Performing in the Kilkenny Arts Festival has been the start of working out how Tabernacle continues beyond its initial performances in Dublin last May. It was my first visit to the Festival and it’s wonderful to see how a beautiful city welcomes a wide range of art forms. It’s been a very positive experience to have been programmed to present the work again and I’m very grateful to Tom Creed for having been willing to take that programming decision before Tabernacle was was even made. His confidence has ensured that the work can build a momentum of interest in the audience and hopefully ensure a longer life for Tabernacle.
There were challenges to presenting the work in Kilkenny. The Watergate Theatre has a smaller stage that Project’s and a proscenium arch that sets the work at a distance from the audience. In fact the work looked good in Sinéad’s revised lighting design but we still had to address the potential separation between performance and audience that we’d worked to avoid in Project. In Kilkenny, we didn’t have the chance to have open rehearsals or a local engagement that would help us feel connected with our audience in advance of the performances. However, we were lucky that many friends traveled to see the work so, in the end, we did have a community of support around the work.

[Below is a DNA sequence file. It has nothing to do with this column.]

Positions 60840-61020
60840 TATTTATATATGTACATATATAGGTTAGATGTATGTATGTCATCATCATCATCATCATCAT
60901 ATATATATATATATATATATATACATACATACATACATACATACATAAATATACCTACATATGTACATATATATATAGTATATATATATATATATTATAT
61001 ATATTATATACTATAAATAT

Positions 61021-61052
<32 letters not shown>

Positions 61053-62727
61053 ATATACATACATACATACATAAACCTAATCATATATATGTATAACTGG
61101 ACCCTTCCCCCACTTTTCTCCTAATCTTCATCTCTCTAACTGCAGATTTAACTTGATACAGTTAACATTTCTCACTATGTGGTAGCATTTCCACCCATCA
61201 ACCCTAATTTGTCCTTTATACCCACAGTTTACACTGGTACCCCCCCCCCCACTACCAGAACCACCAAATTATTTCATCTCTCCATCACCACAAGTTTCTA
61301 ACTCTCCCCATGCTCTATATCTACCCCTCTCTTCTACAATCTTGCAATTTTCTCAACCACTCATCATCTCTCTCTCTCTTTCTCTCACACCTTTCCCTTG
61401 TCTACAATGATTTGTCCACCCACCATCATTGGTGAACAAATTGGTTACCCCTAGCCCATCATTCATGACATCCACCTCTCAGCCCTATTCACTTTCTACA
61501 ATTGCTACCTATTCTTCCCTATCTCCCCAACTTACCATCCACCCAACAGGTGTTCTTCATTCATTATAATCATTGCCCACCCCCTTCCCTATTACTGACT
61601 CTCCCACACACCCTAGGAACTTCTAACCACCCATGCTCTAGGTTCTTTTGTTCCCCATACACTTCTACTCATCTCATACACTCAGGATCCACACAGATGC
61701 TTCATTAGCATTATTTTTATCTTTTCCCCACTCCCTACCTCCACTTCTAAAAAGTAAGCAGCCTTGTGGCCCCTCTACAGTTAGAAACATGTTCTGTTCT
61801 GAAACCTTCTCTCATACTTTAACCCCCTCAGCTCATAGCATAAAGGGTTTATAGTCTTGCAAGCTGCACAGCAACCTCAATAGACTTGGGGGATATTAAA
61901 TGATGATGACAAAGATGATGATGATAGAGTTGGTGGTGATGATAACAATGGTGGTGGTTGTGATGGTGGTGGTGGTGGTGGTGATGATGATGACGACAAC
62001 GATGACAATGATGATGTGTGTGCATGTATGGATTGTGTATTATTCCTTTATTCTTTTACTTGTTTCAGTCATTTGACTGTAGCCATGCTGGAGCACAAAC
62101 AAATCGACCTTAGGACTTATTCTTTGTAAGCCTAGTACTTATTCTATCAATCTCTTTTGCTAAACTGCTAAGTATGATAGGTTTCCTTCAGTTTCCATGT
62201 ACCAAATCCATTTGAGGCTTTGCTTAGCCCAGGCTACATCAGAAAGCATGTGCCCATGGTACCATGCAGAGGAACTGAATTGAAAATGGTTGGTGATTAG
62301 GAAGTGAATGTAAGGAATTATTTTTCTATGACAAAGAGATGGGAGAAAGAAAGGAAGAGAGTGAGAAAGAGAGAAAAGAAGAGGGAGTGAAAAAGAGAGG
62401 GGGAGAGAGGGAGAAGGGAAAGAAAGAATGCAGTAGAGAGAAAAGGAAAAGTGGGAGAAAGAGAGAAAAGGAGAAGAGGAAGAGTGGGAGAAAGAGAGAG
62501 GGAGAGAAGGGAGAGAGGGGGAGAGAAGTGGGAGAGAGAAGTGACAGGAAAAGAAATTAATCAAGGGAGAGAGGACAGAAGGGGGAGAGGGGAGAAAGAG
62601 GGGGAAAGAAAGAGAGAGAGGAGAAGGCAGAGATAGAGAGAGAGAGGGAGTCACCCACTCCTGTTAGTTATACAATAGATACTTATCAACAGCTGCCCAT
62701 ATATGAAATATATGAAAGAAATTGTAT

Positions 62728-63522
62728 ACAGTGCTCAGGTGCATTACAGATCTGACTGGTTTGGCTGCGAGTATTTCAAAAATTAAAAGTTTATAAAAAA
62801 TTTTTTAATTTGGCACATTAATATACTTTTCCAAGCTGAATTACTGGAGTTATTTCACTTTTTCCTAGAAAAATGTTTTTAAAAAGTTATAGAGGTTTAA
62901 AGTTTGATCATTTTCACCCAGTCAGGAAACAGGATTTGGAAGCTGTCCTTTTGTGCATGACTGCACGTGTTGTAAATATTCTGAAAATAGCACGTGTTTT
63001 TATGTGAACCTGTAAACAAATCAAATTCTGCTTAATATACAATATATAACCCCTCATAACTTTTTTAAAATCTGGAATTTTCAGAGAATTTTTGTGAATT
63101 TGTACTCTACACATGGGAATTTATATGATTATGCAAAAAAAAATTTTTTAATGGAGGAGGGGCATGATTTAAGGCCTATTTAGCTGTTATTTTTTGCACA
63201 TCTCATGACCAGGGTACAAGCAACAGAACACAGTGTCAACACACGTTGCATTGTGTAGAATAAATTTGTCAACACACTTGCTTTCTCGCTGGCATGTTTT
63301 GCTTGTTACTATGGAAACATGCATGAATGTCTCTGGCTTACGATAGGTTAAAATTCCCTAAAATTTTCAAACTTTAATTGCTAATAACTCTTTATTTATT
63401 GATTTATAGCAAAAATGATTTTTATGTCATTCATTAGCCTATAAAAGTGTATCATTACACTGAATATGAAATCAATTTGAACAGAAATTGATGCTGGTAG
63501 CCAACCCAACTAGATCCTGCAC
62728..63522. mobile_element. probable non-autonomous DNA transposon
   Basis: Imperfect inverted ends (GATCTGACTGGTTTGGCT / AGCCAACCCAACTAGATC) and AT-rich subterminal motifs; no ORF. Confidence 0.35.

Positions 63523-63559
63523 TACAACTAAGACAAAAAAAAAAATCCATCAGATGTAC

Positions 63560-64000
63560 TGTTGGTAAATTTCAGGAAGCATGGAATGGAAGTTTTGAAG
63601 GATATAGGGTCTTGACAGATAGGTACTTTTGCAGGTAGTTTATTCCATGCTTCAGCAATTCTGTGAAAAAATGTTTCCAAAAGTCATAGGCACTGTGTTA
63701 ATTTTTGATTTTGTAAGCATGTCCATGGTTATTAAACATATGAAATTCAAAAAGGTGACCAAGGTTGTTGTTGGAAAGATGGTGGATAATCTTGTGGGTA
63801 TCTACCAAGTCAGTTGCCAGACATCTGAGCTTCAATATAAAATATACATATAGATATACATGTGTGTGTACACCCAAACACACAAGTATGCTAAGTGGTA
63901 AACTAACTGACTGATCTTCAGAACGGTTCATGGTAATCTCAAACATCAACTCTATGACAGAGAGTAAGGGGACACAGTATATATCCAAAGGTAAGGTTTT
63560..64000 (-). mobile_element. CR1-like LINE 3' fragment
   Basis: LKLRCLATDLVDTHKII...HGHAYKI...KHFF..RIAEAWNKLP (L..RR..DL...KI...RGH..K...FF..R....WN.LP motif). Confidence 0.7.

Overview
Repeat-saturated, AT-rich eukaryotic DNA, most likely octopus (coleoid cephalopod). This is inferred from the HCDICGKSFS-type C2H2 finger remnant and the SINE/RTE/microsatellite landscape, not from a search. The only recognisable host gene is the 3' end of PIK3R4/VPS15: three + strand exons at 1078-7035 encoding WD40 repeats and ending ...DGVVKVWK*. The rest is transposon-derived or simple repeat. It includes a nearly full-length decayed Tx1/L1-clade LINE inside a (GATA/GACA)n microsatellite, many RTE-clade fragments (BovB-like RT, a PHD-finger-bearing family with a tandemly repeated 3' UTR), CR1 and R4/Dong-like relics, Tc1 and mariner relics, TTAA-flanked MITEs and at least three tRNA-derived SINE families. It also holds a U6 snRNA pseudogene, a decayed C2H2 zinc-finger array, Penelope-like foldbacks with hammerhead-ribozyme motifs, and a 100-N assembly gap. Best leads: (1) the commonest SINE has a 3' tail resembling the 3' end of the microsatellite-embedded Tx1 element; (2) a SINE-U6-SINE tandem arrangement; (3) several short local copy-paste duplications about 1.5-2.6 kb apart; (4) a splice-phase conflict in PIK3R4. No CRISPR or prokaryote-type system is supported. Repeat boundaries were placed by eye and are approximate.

The work was well received, as this review indicates but that doesn’t mean that it was an easy experience for audiences. When we had a post-show discussion last night, I was very aware of how people responded to the beauty of the images in the work and to the skill of the dancers, but how they were troubled by what they didn’t understand. People asked about having information or notes in advance to help them appreciate the work. I heard in their concern to understand a respect for the work and a belief that it was worth delving in to. But I also heard some frustration at not being told clearly what was going on.
I was troubled by a suggestion that the audience was excluded from the process that was more concerned with the experiences of the dancers and me. That suggestion bothered me because it is the opposite of the openness and welcome I’d wanted to extend. There is no dogma, no message because I want to invite people to make their own place in the work, in relation to it.
However I realise that some people find that openness too challenging. They feel that I am shirking my responsibility in some way by not signposting more clearly my position. Perhaps this non-directed openness is my position. I know that it is challenging. I know that I am asking an audience to work hard. But the dancers work very hard and we – audience and performers and I – make this work together.